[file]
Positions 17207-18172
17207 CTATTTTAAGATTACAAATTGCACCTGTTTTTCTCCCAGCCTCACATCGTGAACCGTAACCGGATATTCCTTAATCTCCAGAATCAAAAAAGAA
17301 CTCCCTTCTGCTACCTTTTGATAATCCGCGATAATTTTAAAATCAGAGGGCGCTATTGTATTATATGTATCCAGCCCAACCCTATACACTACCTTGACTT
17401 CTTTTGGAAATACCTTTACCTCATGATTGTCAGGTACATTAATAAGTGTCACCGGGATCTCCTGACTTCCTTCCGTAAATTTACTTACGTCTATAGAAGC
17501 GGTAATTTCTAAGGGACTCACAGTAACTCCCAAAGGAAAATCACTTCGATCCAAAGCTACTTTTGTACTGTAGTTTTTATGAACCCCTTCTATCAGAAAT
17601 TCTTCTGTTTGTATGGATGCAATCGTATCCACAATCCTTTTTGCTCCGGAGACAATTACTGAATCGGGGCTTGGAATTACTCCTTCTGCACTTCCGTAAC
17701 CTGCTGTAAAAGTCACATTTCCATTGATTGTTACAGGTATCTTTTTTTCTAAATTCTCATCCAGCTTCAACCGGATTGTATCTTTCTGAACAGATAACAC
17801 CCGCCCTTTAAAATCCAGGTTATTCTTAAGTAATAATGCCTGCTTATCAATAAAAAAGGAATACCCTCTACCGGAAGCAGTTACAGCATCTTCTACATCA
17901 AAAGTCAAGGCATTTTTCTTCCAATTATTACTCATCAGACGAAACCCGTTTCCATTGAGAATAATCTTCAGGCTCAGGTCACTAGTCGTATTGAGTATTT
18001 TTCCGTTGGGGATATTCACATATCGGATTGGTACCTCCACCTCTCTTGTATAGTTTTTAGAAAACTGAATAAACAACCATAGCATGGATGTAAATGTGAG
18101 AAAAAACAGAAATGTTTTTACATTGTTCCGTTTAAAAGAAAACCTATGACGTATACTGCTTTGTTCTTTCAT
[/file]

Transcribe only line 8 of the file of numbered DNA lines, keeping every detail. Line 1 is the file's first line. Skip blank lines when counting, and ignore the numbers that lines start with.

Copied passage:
17801 CCGCCCTTTAAAATCCAGGTTATTCTTAAGTAATAATGCCTGCTTATCAATAAAAAAGGAATACCCTCTACCGGAAGCAGTTACAGCATCTTCTACATCA